The regent was embarrassed. He did not suffer his eyes to meet those of Wallace, but looked down in manifest confusion during this address; and then, without reply, turned to Lord Athol, and called on him to open the charge. Athol required not a second summons; he rose immediately, and, in a bold and positive manner, accused Wallace of having been won over by Philip of France to sell those rights of supremacy to him which, with a feigned patriotism, his sword had wrested from the grasp of England. For this treachery, Philip was to endow him with the sovereignty of Scotland; and, as a pledge of the compact, he had invested him with the principality of Gascony in France. “This is the groundwork of his treason,” continued Athol; “but the superstructure is to be cemented with our blood. I have seen a list, in his own handwriting, of those chiefs whose lives are to pave his way to the throne.”

At this point of the charge Edwin sprung forward; but Wallace, perceiving the intent of his movement, caught him by the arm, and, by a look, reminded him of his recently repeated engagement to keep silent.

“Produce the list,” cried Lord Lennox. “No evidence that does not bring proof to our eyes ought to have any weight with us against the man who had bled in every vein for Scotland.”

“It shall be brought to your eyes,” returned Athol; “that, and other damning proofs, shall convince this credulous country of its abused confidence.”

“I see these damning proofs now!” cried Kirkpatrick, who had frowningly listened to Athol; “the abusers of my country’s confidence betray themselves at this moment by their eagerness to impeach her friends; and I pray Heaven, that before they mislead others into so black a conspiracy, the lie in their throats may choke its inventors!”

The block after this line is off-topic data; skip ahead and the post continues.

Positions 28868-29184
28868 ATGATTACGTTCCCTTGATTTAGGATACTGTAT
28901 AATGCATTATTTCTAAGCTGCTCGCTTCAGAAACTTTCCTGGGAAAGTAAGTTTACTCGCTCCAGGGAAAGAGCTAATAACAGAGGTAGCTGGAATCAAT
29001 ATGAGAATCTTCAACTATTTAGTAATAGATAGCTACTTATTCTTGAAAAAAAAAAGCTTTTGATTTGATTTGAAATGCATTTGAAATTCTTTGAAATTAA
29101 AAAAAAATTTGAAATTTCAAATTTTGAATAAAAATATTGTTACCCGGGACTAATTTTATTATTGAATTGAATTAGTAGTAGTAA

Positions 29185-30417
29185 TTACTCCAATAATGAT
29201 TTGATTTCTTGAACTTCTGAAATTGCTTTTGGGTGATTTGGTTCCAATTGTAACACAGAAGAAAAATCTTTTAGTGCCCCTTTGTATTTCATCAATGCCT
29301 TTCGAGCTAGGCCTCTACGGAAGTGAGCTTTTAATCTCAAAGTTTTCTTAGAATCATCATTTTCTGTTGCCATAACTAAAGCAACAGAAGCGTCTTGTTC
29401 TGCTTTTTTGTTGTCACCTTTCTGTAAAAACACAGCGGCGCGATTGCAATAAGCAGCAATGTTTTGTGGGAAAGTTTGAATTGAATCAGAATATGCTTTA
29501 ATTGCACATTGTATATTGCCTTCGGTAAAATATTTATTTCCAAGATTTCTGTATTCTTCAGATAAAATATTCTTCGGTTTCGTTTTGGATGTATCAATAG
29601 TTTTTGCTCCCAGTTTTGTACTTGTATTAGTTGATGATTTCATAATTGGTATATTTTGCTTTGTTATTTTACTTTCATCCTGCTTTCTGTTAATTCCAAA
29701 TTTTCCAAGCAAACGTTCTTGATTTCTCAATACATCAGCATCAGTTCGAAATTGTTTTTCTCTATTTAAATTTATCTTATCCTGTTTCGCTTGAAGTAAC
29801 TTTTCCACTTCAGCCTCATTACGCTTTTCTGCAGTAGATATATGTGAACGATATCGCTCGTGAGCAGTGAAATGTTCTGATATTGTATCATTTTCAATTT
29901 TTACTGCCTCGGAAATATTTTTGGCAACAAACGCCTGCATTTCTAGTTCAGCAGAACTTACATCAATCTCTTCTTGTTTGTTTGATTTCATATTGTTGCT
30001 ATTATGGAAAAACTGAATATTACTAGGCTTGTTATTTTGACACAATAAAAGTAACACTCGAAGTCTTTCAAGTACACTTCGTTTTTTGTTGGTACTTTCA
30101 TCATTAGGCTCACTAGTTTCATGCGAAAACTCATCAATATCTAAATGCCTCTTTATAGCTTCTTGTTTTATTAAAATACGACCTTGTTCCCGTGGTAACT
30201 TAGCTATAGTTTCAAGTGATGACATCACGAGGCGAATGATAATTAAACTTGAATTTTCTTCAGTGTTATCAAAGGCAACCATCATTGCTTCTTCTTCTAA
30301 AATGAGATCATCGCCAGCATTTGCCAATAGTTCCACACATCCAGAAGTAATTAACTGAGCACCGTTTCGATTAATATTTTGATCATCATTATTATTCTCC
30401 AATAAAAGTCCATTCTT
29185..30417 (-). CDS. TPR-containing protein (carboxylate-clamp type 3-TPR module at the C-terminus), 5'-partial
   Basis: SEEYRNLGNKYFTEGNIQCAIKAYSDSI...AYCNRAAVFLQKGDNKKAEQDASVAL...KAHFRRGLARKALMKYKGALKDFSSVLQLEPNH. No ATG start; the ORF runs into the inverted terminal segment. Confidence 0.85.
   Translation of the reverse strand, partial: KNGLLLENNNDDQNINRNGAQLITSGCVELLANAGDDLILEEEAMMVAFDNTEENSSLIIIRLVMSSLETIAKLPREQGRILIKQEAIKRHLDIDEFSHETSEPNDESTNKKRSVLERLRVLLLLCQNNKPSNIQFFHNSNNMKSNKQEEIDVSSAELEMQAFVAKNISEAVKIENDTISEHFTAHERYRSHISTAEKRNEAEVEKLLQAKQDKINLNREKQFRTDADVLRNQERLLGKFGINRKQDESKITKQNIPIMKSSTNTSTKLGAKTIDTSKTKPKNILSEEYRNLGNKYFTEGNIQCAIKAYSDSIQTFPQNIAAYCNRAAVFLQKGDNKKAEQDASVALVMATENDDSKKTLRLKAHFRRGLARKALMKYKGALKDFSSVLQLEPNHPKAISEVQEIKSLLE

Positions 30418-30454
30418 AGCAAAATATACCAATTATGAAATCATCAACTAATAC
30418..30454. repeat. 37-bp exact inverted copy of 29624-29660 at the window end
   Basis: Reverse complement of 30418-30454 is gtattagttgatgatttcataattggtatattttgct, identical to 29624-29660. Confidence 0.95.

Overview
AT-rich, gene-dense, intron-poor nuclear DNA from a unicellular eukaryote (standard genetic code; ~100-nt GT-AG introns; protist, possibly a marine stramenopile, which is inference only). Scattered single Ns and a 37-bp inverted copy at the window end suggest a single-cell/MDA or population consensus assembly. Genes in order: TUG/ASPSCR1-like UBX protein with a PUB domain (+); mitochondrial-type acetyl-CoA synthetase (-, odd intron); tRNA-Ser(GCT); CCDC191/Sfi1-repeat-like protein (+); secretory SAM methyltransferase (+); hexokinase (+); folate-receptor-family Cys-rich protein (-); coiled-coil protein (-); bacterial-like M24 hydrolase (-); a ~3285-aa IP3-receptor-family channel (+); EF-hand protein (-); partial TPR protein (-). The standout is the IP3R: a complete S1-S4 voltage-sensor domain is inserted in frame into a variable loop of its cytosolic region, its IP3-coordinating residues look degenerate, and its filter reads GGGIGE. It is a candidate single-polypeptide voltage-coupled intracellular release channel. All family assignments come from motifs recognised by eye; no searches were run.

“We all know,” cried Athol, turning on Kirkpatrick, “to whom you belong. You were brought with this shameless grant to mangle the body of the slain Cressingham; a deed which brought a stigma on the Scottish name never to be erased by the disgrace of its perpetrators. For this savage triumph did you sell yourself to Sir William Wallace; and a bloody champion you are, always ready for your secretly murderous master!”

“Hear you this, and bear it?” cried Kirkpatrick and Edwin in one breath, and grasping their daggers, Edwin’s flashed in his hand.

“Seize them!” cried Athol; “my life is threatened by his myrmidons.”

Marshals instantly approached; but Wallace, who had hitherto stood in silent dignity, turned to them with that tone of justice which had ever commanded from his lips, and bade them forbear:

“Touch these knights at your peril, marshals!” said he; “no man in this chamber is above the laws, and they protect every Scot who resents unjust aspersions upon his own character, or irrelevant and prejudicing attacks on that of an arraigned friend. It is before the majesty of the laws that I now stand; but were injury to usurp its place, not all the lords in Scotland should detain me a moment in a scene so unworthy of my country.”